This article will address whether a person who is not licensed as a broker or salesperson under New York law can receive compensation in the form of a “Finder’s Fee” in connection with a real estate transaction.
What is a Finder’s Fee?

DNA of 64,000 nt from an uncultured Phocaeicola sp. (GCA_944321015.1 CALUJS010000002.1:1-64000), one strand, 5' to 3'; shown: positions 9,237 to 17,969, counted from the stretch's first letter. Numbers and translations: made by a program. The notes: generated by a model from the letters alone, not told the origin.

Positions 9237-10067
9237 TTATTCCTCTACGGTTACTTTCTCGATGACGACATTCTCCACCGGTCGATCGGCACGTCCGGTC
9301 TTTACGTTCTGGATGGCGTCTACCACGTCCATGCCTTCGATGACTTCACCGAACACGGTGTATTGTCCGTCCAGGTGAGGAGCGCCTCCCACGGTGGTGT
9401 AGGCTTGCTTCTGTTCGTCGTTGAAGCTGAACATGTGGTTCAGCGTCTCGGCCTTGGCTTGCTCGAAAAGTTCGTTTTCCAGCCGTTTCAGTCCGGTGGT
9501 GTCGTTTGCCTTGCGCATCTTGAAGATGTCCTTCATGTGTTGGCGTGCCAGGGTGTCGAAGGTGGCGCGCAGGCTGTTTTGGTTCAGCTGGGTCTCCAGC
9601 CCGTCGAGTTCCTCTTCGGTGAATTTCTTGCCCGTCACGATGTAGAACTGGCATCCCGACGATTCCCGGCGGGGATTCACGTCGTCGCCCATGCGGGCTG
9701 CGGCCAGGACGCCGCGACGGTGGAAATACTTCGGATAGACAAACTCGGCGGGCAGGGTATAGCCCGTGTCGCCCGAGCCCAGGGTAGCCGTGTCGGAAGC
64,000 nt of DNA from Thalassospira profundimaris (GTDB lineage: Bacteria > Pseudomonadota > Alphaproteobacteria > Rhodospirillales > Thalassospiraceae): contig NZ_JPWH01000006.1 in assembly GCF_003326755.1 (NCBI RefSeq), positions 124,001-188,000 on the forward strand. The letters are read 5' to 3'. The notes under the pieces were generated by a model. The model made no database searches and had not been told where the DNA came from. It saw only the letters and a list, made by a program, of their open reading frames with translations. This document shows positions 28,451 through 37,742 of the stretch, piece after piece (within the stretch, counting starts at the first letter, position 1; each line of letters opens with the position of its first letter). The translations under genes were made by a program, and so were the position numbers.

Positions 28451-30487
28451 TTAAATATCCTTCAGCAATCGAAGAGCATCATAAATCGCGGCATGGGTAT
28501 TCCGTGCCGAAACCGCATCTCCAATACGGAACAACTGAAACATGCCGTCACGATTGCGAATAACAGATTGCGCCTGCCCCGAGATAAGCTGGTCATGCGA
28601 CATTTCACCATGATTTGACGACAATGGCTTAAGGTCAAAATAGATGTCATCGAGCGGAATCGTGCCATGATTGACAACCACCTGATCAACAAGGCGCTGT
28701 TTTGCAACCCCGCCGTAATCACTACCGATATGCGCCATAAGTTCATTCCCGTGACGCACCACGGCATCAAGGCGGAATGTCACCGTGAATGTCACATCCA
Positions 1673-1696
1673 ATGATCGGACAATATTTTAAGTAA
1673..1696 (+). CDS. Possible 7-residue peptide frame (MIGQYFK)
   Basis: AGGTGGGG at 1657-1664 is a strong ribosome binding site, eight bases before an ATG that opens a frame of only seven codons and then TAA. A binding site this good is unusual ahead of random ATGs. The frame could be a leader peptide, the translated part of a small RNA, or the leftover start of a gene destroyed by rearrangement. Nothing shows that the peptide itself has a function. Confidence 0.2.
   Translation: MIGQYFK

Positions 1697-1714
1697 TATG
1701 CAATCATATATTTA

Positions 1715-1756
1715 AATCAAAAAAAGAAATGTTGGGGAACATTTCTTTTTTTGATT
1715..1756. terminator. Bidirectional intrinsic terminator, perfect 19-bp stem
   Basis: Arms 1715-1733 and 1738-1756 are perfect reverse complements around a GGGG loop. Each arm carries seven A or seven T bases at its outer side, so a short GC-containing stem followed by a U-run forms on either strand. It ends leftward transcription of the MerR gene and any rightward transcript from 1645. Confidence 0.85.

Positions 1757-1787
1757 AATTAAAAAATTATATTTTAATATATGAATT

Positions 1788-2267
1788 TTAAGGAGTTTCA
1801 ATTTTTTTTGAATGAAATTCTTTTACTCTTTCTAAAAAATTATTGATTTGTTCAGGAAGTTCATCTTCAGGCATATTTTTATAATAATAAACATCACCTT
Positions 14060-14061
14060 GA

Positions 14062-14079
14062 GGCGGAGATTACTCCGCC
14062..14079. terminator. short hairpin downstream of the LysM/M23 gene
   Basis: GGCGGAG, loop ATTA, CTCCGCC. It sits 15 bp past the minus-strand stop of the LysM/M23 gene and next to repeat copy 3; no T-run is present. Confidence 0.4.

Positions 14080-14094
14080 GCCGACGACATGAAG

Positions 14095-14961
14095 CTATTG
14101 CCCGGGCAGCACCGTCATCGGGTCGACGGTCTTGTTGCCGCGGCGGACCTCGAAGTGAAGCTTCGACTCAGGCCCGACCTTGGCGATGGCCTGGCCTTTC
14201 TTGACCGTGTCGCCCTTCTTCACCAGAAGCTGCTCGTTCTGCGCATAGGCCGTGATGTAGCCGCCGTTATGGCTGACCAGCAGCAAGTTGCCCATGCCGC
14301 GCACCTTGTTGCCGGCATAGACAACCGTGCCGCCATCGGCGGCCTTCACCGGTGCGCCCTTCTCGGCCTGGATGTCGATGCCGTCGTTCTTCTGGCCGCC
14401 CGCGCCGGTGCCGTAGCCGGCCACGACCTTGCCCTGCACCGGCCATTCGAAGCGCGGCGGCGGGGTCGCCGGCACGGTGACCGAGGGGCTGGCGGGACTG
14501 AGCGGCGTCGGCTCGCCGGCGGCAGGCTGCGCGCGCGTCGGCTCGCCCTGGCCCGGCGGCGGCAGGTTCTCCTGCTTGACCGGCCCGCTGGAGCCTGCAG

“Finder’s Fees” are commonplace in the investment and banking businesses. A finder is usually a person or entity which brings together parties who ultimately enter into a transaction and the finder receives fees or a participating interest in the entities formed as a result of the introductions. For example, when a person introduces a company to an underwriter and the underwriter elects to do an initial public offering for the enterprise, the person who makes the introduction to the underwriting firm is often compensated as a “finder”. When concepts about finder’s fee arrangements are applied to real estate, the first consideration by the finder is to seek compensation without violating the law. The finder often attempts to recast the nature of the services. Introducing a buyer to a seller or a renter to a landlord becomes a consulting arrangement.
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